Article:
Only the world’s most successful entrepreneurs have these skills - Southern Business Review

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Tuesday, February 16, 2021

Only the world’s most successful entrepreneurs have these skills

 

Entrepreneurial Skills
Entrepreneur is a term that’s often thrown around liberally these days, but to be a truly successful one it takes five fundamental skills, according to entrepreneurial expert, Alan Manly.

While I often get asked what it really takes to be successful as an entrepreneur, my answer is usually quite simple. You’d be hard-pressed to find anyone who has achieved such status without the five all-important skills mentioned below.

According to the Oxford Dictionary, an entrepreneur is “a person who makes money by starting or running businesses, especially when this involves taking financial risks”. The skills reflected in that definition are therefore the very backbone of any entrepreneurial success.

Having a great business idea is just the start; here are the key skills you’ll need to truly succeed in your venture.

Calculated risk-taking

A risk-taker is someone willing to do things that involve danger or risk in order to achieve a goal. What is that goal? What are the dangers involved? How can those risks be mitigated or, better still, eliminated? Do the potential benefits outweigh these risks?

Anyone can take risk. However, “knowledge is power” noted Sir Francis Bacon in 1597. Hence the real skill in risk-taking is understanding what the risks are and weighing them against the opportunities before diving in. And as Warren Buffett once said, “Risk comes from not knowing what you’re doing.”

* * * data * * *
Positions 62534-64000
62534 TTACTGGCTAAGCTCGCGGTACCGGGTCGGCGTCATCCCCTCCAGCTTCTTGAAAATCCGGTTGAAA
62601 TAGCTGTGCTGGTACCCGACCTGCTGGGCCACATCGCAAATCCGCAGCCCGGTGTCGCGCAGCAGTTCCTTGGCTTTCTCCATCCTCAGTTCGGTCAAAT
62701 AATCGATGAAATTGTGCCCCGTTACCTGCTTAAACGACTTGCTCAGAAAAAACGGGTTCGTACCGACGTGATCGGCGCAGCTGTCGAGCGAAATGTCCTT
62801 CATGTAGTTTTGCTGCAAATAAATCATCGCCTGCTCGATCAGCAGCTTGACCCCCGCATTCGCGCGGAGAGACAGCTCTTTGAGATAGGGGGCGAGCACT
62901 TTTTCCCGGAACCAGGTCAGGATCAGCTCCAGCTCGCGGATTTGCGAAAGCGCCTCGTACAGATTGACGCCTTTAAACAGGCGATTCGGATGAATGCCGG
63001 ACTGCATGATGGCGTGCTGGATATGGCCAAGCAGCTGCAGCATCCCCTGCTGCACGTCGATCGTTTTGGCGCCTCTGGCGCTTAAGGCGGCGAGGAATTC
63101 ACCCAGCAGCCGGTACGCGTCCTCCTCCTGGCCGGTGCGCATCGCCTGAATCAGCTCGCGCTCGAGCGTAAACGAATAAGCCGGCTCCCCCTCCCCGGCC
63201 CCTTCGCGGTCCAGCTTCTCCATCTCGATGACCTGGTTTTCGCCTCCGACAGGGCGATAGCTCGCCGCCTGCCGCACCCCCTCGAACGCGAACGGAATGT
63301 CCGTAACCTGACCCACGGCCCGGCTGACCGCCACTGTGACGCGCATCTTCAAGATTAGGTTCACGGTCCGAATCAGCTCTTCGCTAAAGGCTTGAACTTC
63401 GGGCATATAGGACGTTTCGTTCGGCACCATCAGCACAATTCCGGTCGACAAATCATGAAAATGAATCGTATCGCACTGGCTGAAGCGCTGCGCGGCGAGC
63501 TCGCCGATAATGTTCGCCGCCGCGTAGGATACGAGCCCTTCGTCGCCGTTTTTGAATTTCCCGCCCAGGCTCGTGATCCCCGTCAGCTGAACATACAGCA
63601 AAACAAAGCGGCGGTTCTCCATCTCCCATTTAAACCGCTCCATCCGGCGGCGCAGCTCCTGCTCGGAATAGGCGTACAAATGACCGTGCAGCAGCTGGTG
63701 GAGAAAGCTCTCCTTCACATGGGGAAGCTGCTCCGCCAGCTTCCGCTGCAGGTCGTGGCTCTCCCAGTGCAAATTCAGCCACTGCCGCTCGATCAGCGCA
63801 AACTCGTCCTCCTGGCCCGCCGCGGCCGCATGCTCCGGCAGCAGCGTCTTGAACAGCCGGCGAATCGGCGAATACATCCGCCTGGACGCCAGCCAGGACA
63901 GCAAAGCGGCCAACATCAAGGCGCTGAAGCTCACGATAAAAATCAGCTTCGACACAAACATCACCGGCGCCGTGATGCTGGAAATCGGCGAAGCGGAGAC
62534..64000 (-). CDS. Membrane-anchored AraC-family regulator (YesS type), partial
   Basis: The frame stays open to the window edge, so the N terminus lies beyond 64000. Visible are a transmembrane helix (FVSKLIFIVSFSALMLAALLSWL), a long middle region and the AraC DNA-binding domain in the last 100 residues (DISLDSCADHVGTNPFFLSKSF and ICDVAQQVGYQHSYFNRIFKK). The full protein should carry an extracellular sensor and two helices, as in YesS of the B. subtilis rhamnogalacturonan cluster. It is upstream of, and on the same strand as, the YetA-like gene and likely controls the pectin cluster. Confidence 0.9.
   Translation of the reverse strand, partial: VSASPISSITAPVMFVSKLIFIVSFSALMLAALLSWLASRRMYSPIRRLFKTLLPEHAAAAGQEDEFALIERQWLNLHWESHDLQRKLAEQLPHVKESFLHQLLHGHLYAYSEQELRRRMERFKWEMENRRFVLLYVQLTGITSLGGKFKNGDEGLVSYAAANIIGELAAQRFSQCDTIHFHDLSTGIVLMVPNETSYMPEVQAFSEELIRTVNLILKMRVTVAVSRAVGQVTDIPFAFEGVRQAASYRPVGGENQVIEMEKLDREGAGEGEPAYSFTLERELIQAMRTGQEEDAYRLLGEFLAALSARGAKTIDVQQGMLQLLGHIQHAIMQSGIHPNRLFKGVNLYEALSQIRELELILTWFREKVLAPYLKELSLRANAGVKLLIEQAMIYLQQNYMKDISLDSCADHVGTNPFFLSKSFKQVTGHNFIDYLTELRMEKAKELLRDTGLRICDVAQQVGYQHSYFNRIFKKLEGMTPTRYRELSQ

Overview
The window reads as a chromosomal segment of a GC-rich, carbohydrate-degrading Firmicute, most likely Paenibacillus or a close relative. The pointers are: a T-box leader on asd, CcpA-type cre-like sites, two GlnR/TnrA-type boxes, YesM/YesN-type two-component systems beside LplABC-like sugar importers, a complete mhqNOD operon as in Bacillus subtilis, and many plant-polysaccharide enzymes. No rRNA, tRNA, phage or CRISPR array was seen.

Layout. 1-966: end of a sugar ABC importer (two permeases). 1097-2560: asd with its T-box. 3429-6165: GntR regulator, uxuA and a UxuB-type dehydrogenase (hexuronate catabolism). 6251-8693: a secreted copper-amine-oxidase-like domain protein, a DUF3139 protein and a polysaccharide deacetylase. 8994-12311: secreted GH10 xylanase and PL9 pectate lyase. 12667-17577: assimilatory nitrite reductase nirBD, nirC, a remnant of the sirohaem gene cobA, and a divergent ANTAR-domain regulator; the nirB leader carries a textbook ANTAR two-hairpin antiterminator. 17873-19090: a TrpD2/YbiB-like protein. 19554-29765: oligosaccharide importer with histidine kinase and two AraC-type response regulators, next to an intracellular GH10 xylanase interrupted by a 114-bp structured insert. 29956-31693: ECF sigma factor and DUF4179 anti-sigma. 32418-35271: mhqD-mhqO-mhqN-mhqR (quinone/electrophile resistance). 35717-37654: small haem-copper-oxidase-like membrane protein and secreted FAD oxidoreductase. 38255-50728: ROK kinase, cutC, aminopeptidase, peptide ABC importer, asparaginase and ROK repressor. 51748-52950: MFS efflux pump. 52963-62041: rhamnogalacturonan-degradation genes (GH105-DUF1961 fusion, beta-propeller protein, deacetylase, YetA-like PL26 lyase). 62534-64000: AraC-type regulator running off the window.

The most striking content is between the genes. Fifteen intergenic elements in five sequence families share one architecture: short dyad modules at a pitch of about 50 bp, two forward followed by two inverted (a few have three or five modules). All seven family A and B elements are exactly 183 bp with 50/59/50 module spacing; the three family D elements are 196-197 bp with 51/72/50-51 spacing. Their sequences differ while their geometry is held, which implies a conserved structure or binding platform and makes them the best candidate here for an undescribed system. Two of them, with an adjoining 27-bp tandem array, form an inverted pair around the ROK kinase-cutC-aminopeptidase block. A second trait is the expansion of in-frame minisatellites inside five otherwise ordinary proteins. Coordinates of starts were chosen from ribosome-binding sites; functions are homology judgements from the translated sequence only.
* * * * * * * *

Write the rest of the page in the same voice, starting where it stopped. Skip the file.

Fostering a financial mindset

Investing is the act of allocating resources, usually money, with the expectation of generating an income or profit. By definition, this makes entrepreneurs a type of investor. Investing demands a rational, numbers-based approach – there is no room for emotion or sentimentality. The same goes in business. Do the numbers stack up? Does a decision make strategic and financial sense? It takes skill to separate ego from strategy.

Life experience matters

Never underestimate the value of life experience. The average age of US entrepreneurs was 45 years in 2018, according to Harvard Business Review. In Australia, a third of start-ups are led by so-called “seniorpreneurs” with an average age of 57.

That’s a lot of experience – of business, of relationships and of life – on which to build a business. Best of all, your experience is uniquely yours. The skill here is not so much in having lived experience, but rather knowing how to harness its power.

Project management is power

With an aptitude for taking calculated risks, thinking by numbers and tapping into past experience, a separate skill set is needed to bring these – and all the other elements of running a business – together. It’s also known as project management.

In the broadest sense, project managers are responsible for planning, organizing, resourcing and directing the completion of specific projects for an organization. And all the while ensuring that said projects are delivered on time, on budget and within scope.

Preparing for the unexpected

Despite an entrepreneur’s best efforts, an enterprise’s ultimate success or failure may well be in the hands of someone known auspiciously as Lady Luck. She was first mentioned by the Greeks – some of the earliest traces of the Goddess Tyche, whose name translates to ‘luck’, ‘chance’ or ‘fortune’, date back to the 5th century BC. Later, the Romans called her Fortuna.

In business, Lady Luck still rules supreme today. Take the COVID-19 pandemic: no-one saw it coming. Some companies have suffered while others have prospered.

By way of a local example, Flight Centre shares had plunged from A$39 in January 2020 to A$14.97 by May 2021. Meanwhile, “Never happened in my lifetime,” said billionaire Gerry Harvey last year as Harvey Norman posted a 185.8 per cent rise in profit on the back of pandemic spending.

Obviously, luck itself is not a skill. But as Machiavelli once wrote, Fortuna only controls half the fate of a human being; the other half is a person’s own actions. The only certainty about luck – good or bad – is that it can and does strike. The skill is in being prepared for its eventual arrival in order to minimize the damage from unlucky disasters and take full advantage of lucky opportunities.